Basically there are two types of Supernovae (SN), Type I and Type II. Type I have no Hydrogen emission lines in their spectrum and Type II do.
But it is actually a bit more complicated and the names are largely historic as often in astronomy. In this case it is because of the significant improvement in spectroscopy with which the chemical composition of the remnants can be analysed.
It has now been realised that we must distinguish in fact three different type I supernovae, now labelled IA, IB, and IC. Only type IA SN’s are caused by the explosion of a White Dwarf star in a binary system when it exceeds the Chandrasekhar limit. It is characterised by the presence of Silicon absorption lines in the spectrum.
The others, type IB and IC are like type II, the result of a core collapse of a giant star. The difference between these core-collapse SN classes are related to whether they have Hydrogen and Helium in their spectra.
Type IB has Helium in its spectrum because the exploding star has retained its Helium envelope, but no Hydrogen. Type IC lacks Helium in its spectrum and has lost both its Hydrogen and Helium envelopes prior to the explosion. Type II supernovae have both Hydrogen and Helium in their spectrum.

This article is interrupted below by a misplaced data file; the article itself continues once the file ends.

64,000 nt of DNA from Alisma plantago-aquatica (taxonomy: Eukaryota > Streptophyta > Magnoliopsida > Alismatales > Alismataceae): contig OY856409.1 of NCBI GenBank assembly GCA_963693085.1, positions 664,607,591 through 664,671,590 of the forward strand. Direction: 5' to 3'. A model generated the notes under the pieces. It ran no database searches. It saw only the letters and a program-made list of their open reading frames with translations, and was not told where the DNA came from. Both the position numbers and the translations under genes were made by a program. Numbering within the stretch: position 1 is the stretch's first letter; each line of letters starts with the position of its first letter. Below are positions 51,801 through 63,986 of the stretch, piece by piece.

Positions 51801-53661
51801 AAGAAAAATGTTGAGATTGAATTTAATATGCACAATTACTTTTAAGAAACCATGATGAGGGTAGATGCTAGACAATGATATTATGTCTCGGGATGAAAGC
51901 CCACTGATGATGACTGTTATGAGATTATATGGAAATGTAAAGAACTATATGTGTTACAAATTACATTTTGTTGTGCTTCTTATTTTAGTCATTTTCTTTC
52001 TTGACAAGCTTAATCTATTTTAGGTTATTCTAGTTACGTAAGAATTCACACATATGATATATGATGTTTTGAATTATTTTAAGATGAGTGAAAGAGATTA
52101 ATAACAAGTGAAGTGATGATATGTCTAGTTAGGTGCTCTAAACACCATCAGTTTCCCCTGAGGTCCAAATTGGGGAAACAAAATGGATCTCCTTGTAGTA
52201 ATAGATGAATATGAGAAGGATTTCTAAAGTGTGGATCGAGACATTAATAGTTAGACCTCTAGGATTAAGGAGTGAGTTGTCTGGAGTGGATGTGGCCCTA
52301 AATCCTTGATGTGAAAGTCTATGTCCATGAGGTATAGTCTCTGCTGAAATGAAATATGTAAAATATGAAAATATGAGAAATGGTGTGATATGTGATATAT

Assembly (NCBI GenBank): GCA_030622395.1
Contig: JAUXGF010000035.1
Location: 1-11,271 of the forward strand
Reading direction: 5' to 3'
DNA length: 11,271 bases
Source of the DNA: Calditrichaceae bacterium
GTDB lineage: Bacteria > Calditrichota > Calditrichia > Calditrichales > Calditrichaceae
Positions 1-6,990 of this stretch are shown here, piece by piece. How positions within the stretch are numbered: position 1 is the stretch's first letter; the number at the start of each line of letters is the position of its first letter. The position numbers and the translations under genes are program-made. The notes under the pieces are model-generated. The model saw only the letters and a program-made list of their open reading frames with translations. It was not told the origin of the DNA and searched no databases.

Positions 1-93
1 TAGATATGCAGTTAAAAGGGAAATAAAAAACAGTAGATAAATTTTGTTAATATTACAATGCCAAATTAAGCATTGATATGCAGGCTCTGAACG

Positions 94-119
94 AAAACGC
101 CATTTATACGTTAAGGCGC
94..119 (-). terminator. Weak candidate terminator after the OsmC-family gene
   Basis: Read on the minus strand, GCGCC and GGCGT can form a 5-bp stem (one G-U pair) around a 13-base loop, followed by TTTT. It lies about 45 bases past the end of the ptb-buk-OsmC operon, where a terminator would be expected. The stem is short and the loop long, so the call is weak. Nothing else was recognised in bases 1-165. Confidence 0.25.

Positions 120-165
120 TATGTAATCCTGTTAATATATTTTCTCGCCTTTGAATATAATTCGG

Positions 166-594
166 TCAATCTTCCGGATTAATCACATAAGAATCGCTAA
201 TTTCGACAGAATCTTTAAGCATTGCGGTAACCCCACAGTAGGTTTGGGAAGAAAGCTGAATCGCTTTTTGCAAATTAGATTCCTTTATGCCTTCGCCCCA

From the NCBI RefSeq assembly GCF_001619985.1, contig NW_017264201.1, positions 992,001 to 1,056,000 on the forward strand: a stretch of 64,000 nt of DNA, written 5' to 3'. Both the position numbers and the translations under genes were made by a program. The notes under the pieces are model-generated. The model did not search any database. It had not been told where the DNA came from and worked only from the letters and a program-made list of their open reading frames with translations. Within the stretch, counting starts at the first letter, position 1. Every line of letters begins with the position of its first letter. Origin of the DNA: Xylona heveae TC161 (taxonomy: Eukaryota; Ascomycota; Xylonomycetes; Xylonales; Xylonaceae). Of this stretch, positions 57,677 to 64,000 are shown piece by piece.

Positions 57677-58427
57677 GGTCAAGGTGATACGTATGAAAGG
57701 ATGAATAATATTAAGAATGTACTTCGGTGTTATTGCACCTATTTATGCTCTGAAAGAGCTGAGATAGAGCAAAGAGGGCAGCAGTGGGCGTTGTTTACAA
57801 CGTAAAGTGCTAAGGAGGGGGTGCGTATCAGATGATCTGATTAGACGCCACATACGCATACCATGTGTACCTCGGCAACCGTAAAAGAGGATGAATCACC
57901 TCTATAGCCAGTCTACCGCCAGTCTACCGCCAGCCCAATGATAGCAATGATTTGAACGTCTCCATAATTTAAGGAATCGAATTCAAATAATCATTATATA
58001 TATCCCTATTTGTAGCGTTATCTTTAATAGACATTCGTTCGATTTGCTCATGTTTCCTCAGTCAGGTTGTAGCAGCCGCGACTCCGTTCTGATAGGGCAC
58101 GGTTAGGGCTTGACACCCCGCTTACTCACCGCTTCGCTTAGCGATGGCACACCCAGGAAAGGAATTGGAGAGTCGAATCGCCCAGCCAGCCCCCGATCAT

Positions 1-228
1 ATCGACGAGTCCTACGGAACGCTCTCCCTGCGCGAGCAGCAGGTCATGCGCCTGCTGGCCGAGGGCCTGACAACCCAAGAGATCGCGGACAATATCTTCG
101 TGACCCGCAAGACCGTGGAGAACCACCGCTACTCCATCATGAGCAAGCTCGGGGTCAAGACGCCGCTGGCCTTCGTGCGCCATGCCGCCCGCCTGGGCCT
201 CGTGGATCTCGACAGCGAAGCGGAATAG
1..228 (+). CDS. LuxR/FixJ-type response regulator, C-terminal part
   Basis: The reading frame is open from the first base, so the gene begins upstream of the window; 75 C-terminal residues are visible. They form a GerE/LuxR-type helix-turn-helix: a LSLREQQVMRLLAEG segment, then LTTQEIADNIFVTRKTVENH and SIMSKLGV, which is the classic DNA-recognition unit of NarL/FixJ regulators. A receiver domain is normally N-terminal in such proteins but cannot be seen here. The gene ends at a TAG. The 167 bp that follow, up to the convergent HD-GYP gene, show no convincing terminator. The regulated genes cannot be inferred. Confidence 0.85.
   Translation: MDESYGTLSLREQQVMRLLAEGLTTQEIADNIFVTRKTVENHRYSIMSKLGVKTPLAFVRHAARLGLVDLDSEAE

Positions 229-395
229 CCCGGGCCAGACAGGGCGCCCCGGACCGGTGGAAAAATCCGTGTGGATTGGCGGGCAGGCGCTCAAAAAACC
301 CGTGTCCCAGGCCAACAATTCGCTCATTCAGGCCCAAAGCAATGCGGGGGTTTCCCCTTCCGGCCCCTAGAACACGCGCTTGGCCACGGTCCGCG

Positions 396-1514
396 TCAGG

Accurate spectra can be best obtained when the supernova is at its brightest. Sometimes SN spectra change over time and thus appear to change type. This is understood to be caused by the expanding material catching up with envelopes of previously ejected material.
It is even more complex
Modern research increasingly blurs the distinction between Type II and Type Ib and Ic supernovae. Key aspects of modern observations are to observe the transient events in many different parts of the EM-spectrum (especially X-ray and Radio frequencies are very important) and to try to detect these events as early as possible, preferably before the main outburst (image).
Observatories such as PANSTARRS (Panoramic Survey Telescope and Rapid Response System located at Haleakala Observatory in Hawaii), and the Zwicky Transient Facility, a 47 square degree field of view telescope at Mount Palomar are providing early response observations.
One of the latest discoveries (since date of this publication) is the AT2018cow supernova, observed in June 2018 and dubbed “the cow”, that has baffled astronomers. It is both very luminous and very short lived and the jury is still out on the precise nature of this event.